This belief by the Chinese leadership is undermined by the back-to-back Indian intermediate and intercontinental missile tests, which signal a push for strategic nuclear parity with China. Many in China believe that India’s programs to develop an intercontinental ballistic missile and a strategic nuclear triad, with future MIRV capability, have moved beyond the requirements of minimum deterrence with the potential of upsetting the existing balance of power.
Thus far strategic balance, including extended deterrence, has been part of the China-U.S. strategic dynamic and the sole focus of the Chinese strategic nuclear capability. With the Indian interloper coming on the scene and changing strategic relationships, China in the future could face twin nuclear threats, forcing it to factor Indian nuclear capability in a sort of mirror image of the India-Pakistan-China equations.
More importantly India’s long-range missile capability, which can cover most of the Asia-Pacific, will have a deep impact on regional strategic balance, and in a sense challenges Chinese nuclear autonomy in Asia. In the future India could also consider providing extended deterrence to regional powers in Asia as the United States does for Japan and South Korea.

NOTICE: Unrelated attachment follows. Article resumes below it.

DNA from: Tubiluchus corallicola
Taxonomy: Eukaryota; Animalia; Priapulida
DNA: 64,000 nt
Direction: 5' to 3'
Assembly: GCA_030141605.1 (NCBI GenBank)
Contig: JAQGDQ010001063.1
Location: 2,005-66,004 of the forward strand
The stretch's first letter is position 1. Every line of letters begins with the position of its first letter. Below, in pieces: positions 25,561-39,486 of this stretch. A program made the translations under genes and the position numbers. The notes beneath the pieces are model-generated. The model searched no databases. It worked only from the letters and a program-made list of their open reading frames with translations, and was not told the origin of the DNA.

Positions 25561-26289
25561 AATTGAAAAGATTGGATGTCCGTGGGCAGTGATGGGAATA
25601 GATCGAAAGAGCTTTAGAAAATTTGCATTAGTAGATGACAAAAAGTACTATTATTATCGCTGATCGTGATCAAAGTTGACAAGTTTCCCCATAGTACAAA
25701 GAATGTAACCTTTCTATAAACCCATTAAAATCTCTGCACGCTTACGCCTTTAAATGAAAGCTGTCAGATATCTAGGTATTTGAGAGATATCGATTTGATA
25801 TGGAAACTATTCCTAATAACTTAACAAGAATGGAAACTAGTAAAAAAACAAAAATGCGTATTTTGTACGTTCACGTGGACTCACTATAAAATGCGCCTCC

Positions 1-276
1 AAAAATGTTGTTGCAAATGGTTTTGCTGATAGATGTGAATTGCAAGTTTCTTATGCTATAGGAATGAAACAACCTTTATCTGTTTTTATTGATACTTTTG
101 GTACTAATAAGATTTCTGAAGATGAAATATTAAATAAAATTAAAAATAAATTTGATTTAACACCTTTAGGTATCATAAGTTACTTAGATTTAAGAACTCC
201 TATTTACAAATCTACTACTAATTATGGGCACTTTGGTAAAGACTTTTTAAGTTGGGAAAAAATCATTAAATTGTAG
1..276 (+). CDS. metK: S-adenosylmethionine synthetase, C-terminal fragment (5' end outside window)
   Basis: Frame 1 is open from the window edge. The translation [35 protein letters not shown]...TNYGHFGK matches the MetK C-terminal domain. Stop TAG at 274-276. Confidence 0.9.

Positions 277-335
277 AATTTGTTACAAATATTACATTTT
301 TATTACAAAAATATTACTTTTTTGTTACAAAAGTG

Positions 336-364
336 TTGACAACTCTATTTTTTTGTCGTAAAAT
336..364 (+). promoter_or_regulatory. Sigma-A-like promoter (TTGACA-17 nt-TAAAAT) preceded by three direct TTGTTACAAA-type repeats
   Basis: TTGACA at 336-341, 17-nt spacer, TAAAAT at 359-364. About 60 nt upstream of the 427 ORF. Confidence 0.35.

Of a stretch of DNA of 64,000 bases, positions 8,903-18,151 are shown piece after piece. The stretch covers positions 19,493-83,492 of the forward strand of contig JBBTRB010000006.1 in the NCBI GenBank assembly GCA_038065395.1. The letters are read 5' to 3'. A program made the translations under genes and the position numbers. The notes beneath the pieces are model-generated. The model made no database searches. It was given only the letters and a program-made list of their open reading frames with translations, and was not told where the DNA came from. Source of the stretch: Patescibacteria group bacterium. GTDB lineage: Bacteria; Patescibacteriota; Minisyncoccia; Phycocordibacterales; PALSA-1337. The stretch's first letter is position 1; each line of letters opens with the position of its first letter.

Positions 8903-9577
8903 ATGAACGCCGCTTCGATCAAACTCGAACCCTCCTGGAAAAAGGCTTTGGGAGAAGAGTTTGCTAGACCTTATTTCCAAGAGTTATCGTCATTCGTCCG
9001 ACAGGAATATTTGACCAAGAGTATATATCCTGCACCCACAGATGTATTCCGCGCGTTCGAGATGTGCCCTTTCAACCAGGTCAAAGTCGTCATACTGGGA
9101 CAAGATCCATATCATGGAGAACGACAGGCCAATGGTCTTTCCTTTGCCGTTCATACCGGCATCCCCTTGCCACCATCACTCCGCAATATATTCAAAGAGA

These are some of the considerations that may have crossed the minds of the Chinese after the Agni tests, provoking such a fierce reaction. India will need to be conscious of Chinese sensibilities on emerging Asian nuclear equations, but China too will need to come down from its high horse and initiate a bilateral nuclear confidence-building dialogue. Holding India’s nuclear status hostage to India’s non-membership in the NPT will not change reality. The earlier China sheds its pretentious approach to the Nuclear Suppliers Group, stops blocking India’s membership, and initiates a bilateral or even trilateral dialogue on nuclear security in Asia, the better it will be for Asian security.
Brig. (retd) Arun Sahgal, Ph.D., is Senior Fellow at the Delhi Policy Group, a policy think tank focusing on national security, diplomacy and Track II Dialogues.